Yet, within three years of independence, Ben Bella was overthrown by Houari Boumedienne, the head of the army who was one of the most celebrated heroes of the liberation war.

The indictment against Ben Bella was that he had deviated from the course of the revolution. The truth was, this was just an alibi to grab power, triggered by the army’s belief that it alone was the guardian of the spirit of the Algerian revolution which had won independence from the hated colonisers.

The same belief of soldiers being the standard-bearers of their country’s ideology or creed and guarding this privilege jealously is also the reason for Turkey’s generals interfering in its politics at will and holding it hostage to their whims.

Like the Algerian army, the Turkish armed forces, too, are a product of revolution, with one notable difference. The Turkish army, from its very inception, was not a guerrilla force but a force of nationalist volunteers who fought pitched battles to save their country from marauding imperialists from Europe.

It was Kemal Ataturk who galvanised a demoralised Turkish people at the end of World War I and led them to salvation. Modern Turkey, no doubt, is, to a very large extent, a one-man miracle and owes a lot to the indomitable will of its founding father. But it is an erroneous belief perpetuated by the Turkish generals that they alone are the custodians and safe-keepers of ‘Kemalism,’ the bedrock of the modern Turkish state.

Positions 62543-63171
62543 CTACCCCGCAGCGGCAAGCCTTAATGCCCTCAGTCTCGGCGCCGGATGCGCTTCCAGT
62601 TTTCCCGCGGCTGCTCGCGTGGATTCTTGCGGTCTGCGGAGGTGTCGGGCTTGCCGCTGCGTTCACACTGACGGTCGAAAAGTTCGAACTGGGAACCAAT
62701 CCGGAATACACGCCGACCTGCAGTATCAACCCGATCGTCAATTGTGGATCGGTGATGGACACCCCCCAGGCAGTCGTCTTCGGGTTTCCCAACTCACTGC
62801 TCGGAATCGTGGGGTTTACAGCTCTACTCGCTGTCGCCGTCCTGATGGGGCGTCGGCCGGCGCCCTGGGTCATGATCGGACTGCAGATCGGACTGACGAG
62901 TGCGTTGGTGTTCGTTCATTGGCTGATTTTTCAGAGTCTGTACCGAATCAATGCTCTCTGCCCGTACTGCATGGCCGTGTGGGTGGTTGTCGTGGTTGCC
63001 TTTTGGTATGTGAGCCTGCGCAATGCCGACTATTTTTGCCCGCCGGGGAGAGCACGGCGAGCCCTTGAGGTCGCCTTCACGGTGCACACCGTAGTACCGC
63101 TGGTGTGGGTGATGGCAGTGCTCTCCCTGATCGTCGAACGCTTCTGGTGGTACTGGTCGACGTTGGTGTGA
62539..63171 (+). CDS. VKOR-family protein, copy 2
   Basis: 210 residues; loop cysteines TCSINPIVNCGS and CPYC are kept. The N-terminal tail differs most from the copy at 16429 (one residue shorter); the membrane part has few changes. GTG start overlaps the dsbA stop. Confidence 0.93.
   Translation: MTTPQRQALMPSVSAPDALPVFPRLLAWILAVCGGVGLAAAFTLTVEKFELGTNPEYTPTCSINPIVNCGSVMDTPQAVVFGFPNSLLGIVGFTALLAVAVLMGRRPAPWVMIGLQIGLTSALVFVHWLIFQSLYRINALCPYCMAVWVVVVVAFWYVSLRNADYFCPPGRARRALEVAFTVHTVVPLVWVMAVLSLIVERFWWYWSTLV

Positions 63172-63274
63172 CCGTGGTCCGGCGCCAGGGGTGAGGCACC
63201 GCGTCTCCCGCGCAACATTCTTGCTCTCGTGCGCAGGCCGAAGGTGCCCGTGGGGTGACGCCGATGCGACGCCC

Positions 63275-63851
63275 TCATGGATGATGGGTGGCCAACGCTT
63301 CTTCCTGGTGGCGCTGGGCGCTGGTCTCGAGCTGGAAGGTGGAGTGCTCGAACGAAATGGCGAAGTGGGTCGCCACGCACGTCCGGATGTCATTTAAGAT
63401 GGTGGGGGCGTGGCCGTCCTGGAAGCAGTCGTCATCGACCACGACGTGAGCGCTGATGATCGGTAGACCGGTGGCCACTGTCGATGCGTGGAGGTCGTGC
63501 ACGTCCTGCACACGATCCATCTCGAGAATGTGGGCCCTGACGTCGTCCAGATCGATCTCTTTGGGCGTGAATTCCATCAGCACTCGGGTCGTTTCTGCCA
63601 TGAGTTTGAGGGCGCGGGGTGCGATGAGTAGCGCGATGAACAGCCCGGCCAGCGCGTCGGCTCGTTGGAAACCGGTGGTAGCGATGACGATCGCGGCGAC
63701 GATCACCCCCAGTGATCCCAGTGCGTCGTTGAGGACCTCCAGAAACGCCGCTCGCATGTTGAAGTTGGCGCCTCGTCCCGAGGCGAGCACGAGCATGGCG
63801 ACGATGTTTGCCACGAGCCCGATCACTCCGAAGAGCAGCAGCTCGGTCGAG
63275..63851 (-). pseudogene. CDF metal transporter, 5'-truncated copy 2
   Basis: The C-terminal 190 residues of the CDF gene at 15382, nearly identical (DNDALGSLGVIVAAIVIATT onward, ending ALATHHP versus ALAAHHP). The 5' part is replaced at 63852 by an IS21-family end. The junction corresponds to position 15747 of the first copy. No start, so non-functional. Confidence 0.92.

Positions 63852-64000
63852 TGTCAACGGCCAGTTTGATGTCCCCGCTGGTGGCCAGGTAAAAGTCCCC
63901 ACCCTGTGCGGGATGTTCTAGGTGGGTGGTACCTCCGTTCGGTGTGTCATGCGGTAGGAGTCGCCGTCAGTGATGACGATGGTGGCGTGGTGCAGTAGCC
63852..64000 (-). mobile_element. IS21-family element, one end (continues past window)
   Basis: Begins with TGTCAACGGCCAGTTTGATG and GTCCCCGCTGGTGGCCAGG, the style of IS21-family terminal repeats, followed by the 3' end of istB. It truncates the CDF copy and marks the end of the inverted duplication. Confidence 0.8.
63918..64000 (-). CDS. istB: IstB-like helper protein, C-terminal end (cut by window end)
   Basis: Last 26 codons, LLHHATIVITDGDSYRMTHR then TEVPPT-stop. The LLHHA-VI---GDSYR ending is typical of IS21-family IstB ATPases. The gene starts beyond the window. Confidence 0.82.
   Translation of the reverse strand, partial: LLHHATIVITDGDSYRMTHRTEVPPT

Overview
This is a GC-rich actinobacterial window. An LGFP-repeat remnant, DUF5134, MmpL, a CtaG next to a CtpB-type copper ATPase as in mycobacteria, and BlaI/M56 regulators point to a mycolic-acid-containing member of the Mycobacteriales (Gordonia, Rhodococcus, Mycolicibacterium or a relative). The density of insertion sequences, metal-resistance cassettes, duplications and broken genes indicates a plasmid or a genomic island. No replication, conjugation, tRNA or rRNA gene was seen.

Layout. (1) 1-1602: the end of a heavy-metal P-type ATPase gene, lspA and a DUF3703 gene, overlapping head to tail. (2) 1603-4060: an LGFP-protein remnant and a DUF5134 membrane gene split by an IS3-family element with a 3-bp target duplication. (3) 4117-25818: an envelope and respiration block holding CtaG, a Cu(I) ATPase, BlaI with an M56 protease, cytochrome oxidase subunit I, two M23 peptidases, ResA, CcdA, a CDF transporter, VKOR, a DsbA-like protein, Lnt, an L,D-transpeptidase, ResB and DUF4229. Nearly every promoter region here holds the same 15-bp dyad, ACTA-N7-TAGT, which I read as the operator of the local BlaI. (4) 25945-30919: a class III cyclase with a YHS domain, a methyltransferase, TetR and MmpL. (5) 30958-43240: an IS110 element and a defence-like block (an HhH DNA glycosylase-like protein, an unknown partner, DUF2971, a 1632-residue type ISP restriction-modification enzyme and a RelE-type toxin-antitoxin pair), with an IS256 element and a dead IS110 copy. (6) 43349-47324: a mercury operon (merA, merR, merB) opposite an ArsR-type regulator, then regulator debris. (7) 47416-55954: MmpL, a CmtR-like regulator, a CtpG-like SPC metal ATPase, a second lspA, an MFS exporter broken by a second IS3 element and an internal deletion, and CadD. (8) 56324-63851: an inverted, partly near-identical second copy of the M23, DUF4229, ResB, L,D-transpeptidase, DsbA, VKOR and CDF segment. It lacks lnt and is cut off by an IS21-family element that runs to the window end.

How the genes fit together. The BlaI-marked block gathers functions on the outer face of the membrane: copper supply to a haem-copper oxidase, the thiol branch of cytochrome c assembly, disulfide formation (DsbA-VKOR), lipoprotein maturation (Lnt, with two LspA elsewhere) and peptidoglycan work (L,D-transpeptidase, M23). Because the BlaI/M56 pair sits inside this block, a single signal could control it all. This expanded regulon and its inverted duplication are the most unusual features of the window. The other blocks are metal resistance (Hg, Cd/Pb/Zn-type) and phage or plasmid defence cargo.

Kemalism’s defining thesis of secularism has pervaded the whole spectrum of the Turkish nation and society for nearly 80 years — ever since Ataturk laid it down as the sole creed for the nation he had salvaged and reconstructed from the ashes of the Ottoman Empire. Indeed there has been considerable resistance to the Kemalist creed that religion should have no role in statecraft, for Turks, just like Algerians, are a fundamentally religious people.

There was no concept of land or territory-based nationalism or ethnicity in the Ottoman Empire. One’s station in life, or rights, in the eyes of the rulers, was defined by one’s religion. All other things and considerations were secondary.